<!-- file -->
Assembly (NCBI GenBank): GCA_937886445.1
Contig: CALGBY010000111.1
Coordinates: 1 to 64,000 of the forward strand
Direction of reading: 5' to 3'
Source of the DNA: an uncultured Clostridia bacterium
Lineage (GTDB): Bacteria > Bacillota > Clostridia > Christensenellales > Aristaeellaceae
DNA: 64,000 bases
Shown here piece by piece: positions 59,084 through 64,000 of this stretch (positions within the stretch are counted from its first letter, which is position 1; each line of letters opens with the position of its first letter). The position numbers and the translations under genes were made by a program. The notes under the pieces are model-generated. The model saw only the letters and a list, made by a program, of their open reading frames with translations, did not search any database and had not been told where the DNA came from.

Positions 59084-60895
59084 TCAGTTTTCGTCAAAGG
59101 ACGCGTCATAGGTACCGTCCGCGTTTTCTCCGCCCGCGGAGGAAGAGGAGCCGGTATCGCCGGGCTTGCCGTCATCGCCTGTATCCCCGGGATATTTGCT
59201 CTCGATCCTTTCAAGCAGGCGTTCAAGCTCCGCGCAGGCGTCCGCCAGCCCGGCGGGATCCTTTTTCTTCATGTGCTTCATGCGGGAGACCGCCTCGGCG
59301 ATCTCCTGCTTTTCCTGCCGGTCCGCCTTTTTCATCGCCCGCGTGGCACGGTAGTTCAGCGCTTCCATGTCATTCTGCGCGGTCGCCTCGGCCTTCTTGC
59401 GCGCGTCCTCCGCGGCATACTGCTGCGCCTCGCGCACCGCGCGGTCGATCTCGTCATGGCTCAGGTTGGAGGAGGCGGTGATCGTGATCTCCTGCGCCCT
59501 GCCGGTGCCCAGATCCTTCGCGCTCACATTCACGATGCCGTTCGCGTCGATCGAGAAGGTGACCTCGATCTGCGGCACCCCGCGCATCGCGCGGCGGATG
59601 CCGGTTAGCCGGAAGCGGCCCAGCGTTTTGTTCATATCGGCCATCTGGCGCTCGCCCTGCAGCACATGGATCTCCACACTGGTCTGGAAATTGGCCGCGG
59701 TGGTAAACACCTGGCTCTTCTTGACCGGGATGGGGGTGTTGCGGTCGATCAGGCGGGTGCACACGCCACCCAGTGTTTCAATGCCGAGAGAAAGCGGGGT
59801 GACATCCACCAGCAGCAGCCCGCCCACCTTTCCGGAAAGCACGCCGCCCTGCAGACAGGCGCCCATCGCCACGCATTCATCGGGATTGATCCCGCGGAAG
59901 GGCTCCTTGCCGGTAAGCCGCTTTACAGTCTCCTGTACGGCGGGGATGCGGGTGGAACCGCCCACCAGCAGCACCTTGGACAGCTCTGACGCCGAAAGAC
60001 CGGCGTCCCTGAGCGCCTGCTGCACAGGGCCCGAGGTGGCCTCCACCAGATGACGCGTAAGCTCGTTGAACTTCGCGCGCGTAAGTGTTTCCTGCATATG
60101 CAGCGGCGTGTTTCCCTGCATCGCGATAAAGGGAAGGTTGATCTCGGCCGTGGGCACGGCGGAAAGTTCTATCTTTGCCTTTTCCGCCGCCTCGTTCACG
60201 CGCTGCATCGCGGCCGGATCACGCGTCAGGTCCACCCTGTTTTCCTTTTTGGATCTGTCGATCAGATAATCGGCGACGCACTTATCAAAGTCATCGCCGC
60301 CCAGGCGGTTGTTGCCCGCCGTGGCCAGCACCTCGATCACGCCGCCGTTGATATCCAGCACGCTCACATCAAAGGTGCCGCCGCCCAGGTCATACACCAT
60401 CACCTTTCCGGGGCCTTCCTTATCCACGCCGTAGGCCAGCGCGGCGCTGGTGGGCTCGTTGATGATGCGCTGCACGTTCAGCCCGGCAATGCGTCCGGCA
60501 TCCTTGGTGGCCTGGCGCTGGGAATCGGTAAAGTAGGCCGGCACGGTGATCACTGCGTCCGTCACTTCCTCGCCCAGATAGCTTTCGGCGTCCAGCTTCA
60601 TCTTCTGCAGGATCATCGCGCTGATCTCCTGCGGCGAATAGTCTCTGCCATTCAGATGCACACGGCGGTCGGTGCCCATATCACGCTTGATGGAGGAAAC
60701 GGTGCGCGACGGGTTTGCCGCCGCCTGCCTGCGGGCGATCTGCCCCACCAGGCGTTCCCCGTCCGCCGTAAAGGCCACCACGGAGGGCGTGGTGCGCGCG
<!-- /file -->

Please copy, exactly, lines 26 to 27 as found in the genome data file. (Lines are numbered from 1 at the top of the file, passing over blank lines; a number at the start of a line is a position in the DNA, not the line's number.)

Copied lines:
60601 TCTTCTGCAGGATCATCGCGCTGATCTCCTGCGGCGAATAGTCTCTGCCATTCAGATGCACACGGCGGTCGGTGCCCATATCACGCTTGATGGAGGAAAC
60701 GGTGCGCGACGGGTTTGCCGCCGCCTGCCTGCGGGCGATCTGCCCCACCAGGCGTTCCCCGTCCGCCGTAAAGGCCACCACGGAGGGCGTGGTGCGCGCG